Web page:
I started by sawing and squaring up a scrap of 1" hot rolled steel plate down to dimensions and drilling the head bolts. Attempted to recess the bosses by plunge cutting a 7/32" carbide end mill, but it didn't like that and promptly removed all cutting surfaces from the end mill. I opted to use a regular drill bit instead. I made several bosses real quick to verify this would work okay. Then we cheated a little and removed some of the material to save side milling later. The rotary table work was next and then the round overs were done (3/8" radius). The 1/4 hole used for the radius will become a spark plug boss later on.


The heads were flipped over on the rotary table and secured thinking that we would continued side milling to remove the cooling cavity material. This was taking too long and the boring head was brought out. Much much faster. After the initial cavity was created the table was moved in x direction to hog out the rest followed by an 1/4 endmill traveling the perimeter. The small step is a ledge for a divider plate which was made with the 1/8" off cuts from the heads.


The last thing before brazing is to cross drill the coolant hole from cavity to cylinder which is a right angle, so a plug is needed to fill the left over hole on the radius. That's why there is a round bar in the setup for brazing. The plug will just keep pushing out while heating. I tried several low temperature fluxes and solders on scrap, thankfully, before opting to just use diluted JB weld to secure the bolting bosses into the head. I couldn't get any of the solders to flow nicely giving the desired fillet. Acetone mixed into the JB works well.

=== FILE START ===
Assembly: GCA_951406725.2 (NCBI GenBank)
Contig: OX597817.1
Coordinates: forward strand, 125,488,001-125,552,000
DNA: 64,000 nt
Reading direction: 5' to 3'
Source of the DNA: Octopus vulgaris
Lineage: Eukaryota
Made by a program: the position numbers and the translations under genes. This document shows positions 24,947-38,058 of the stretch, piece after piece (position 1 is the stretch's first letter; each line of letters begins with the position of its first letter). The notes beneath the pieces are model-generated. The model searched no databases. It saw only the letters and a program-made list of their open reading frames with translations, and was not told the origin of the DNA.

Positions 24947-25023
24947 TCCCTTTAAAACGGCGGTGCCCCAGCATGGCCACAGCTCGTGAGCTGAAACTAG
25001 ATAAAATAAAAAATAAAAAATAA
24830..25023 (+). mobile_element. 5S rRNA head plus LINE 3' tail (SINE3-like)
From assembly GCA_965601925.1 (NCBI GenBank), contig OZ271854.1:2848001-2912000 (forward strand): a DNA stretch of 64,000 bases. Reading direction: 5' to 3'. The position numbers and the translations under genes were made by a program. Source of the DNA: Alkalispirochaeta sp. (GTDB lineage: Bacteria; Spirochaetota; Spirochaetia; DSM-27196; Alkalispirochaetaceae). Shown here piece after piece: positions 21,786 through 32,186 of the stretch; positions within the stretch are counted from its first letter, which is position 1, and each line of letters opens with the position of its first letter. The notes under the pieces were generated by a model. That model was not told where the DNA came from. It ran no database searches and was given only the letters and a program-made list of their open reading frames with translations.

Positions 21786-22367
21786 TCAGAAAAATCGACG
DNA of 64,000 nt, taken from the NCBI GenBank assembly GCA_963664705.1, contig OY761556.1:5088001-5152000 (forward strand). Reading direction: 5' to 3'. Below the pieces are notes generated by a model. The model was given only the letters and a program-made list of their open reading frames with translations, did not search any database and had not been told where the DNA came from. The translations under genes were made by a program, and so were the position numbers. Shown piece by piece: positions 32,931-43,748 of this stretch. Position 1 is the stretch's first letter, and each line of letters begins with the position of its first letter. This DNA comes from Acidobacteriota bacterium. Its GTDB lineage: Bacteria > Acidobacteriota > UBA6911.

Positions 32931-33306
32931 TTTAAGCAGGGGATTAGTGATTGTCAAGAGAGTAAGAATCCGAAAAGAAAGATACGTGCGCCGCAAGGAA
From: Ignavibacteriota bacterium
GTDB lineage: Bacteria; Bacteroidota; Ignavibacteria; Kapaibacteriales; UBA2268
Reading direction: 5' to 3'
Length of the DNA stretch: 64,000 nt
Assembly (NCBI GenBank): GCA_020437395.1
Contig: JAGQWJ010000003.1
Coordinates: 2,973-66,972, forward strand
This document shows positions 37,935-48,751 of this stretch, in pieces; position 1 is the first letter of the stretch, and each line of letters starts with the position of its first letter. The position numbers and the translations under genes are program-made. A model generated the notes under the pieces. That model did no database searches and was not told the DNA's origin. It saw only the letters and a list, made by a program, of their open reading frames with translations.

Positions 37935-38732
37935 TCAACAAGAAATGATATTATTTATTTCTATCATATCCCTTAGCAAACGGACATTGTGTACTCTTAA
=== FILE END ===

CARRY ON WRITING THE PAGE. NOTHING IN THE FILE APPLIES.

There are two more steps left on these heads. Need to drill/bore the spark plug area out and make a press fit recessed boss and drill and tap the coolant passages. The plans called for store bought spark plugs that apparently have an uncommon #10-40 thread. I had a good time making the smaller #8-40 plugs for Steve Huck's Demon V8 and chose to revisit that process. Most people that see the completed 5" long V8 engine in my office at work are amazed about the tiny little spark plugs, and probably don't really appreciate the precision involved in making other miraculous things like miniature valves, camshafts, piston rings, gears etc.

I have 1/4" hex bar, 0.029" music wire and 1/4" thick Corian so we'll build on that.

Does anyone know where to purchase that braided cloth old timey wiring for the spark wires?
Excellent progress on a nice engine - thank you for sharing your journey.
Does anyone know where to purchase that braided cloth old timey wiring for the spark wires?
PM Research lists both 14 and 16 gauge cloth insulated wire on their website in case that is of any interest.
Thank you Cwelkie, I didn't know that PM Research sold wire. I have built their horizontal boiler and feed pump. Very nice kits.